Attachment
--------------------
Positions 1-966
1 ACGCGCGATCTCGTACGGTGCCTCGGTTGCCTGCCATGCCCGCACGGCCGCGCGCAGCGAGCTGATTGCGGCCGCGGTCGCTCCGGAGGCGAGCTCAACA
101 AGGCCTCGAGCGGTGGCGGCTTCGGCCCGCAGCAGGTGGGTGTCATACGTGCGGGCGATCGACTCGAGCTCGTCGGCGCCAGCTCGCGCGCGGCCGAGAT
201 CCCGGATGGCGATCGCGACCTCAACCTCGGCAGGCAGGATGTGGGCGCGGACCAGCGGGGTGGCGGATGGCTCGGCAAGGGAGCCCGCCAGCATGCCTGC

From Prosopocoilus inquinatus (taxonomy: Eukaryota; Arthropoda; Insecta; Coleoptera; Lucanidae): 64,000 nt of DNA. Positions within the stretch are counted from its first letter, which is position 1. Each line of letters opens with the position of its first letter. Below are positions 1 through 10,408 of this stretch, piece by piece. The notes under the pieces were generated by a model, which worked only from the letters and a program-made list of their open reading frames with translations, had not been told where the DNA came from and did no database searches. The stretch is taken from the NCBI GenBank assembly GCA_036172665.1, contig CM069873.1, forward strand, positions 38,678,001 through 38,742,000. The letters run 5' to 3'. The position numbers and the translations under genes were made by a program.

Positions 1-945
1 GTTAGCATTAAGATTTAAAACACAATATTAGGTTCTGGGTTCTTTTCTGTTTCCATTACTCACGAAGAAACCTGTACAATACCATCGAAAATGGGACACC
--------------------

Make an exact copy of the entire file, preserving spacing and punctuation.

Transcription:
Positions 1-966
1 ACGCGCGATCTCGTACGGTGCCTCGGTTGCCTGCCATGCCCGCACGGCCGCGCGCAGCGAGCTGATTGCGGCCGCGGTCGCTCCGGAGGCGAGCTCAACA
101 AGGCCTCGAGCGGTGGCGGCTTCGGCCCGCAGCAGGTGGGTGTCATACGTGCGGGCGATCGACTCGAGCTCGTCGGCGCCAGCTCGCGCGCGGCCGAGAT
201 CCCGGATGGCGATCGCGACCTCAACCTCGGCAGGCAGGATGTGGGCGCGGACCAGCGGGGTGGCGGATGGCTCGGCAAGGGAGCCCGCCAGCATGCCTGC

From Prosopocoilus inquinatus (taxonomy: Eukaryota; Arthropoda; Insecta; Coleoptera; Lucanidae): 64,000 nt of DNA. Positions within the stretch are counted from its first letter, which is position 1. Each line of letters opens with the position of its first letter. Below are positions 1 through 10,408 of this stretch, piece by piece. The notes under the pieces were generated by a model, which worked only from the letters and a program-made list of their open reading frames with translations, had not been told where the DNA came from and did no database searches. The stretch is taken from the NCBI GenBank assembly GCA_036172665.1, contig CM069873.1, forward strand, positions 38,678,001 through 38,742,000. The letters run 5' to 3'. The position numbers and the translations under genes were made by a program.

Positions 1-945
1 GTTAGCATTAAGATTTAAAACACAATATTAGGTTCTGGGTTCTTTTCTGTTTCCATTACTCACGAAGAAACCTGTACAATACCATCGAAAATGGGACACC